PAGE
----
Atlantis Honored at NEASC Luncheon

Allison Scanlon and Gabriela Birmingham with NEASC Associate Director Kathleen Montagno at Accreditation Luncheon in Boston on December 13

Atlantis Charter School was honored at a luncheon in Boston for receiving its initial accreditation from the New England Association of Schools and Colleges (NEASC). Atlantis is only the third charter school in Massachusetts to be accredited by the NEASC.

K-12 District Leader Gabriela Birmingham and 7-12 Site Leader Allison Scanlon represented Atlantis at the luncheon on December 13 at the Boston Marriott Copley Place.

They were presented with the official Certificate of Accreditation plaque by NEASC President Cameron Staples and Associate Director Kathleen Montagno.

The New England Association of Schools and Colleges is the nation’s oldest accrediting association. NEASC Accreditation is a globally recognized standard of excellence.

“NEASC Accreditation tells current and prospective students, their families, and the community that Atlantis is delivering on its promise to provide students with a high-quality education that will prepare them well for college and career,” Birmingham said. “We are honored to be granted accreditation and know it will serve our students well in the future because colleges and universities recognize the value of such a prestigious designation.”

The recognition was issued after a rigorous three-stage review process that began with a period of self-study. Faculty, administrators, staff, students, board members, and parents all participated in the comprehensive self-assessment. Then, a team of 12 educators, professionals from within the education community commissioned by NEASC, performed a week-long on-site visit to evaluate Atlantis’s alignment with established NEASC Standards for Accreditation and reviewed the school’s self-study.  Finally, the NEASC Commissioning Board examined the visiting team’s evaluation report and voted to grant Atlantis initial accreditation at its June 2018 meeting. For Atlantis, the process took about 18 months.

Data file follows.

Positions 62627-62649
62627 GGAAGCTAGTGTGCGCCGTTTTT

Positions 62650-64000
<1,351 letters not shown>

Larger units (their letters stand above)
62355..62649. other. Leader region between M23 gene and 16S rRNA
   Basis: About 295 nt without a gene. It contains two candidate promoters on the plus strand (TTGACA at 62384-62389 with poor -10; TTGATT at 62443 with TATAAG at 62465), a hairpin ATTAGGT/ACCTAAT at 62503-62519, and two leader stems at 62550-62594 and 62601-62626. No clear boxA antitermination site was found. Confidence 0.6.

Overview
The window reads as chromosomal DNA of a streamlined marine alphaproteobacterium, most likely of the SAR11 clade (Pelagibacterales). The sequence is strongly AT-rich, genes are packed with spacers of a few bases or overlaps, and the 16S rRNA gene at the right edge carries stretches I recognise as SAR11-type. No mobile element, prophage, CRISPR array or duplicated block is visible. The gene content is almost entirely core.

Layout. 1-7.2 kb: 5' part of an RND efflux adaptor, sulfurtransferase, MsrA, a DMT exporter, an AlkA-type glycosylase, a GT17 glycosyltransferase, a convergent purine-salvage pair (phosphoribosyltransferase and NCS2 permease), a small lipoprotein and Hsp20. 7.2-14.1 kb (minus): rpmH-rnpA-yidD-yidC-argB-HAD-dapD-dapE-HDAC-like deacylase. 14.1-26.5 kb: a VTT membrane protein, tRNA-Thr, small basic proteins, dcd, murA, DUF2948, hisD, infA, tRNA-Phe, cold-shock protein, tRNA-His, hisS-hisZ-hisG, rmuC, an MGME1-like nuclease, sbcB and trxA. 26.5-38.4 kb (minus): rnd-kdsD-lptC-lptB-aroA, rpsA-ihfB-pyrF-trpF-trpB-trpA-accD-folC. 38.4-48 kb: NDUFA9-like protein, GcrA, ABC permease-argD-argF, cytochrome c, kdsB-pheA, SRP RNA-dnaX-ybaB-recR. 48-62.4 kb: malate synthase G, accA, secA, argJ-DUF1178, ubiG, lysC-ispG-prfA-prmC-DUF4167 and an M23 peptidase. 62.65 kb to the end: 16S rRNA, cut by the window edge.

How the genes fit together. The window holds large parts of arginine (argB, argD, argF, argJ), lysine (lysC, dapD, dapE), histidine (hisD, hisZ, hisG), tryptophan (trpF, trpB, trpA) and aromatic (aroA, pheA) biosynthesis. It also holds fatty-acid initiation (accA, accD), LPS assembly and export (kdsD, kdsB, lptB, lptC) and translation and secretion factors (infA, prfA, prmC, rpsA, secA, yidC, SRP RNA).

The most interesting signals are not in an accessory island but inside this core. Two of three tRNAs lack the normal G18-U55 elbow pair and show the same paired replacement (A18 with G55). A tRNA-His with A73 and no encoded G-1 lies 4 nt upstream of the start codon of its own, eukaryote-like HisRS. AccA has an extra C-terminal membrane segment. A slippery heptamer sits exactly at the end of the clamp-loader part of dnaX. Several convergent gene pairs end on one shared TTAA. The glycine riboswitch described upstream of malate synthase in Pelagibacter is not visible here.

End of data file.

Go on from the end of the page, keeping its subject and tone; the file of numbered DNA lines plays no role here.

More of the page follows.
“A successful self-study process and team visit require the efforts of many individuals. Accreditation signifies that “peers” have made a favorable judgement about the quality of education available at your school,” Cameron Staples, NEASC President and Chief Executive Officer, wrote in the recognition letter. “The achievement is special and the officers of the Association wish to recognize successful institutions.”

In order to maintain accreditation, schools must submit regular progress reports to show continued school improvement and transformation through further self-reflection and future planning.

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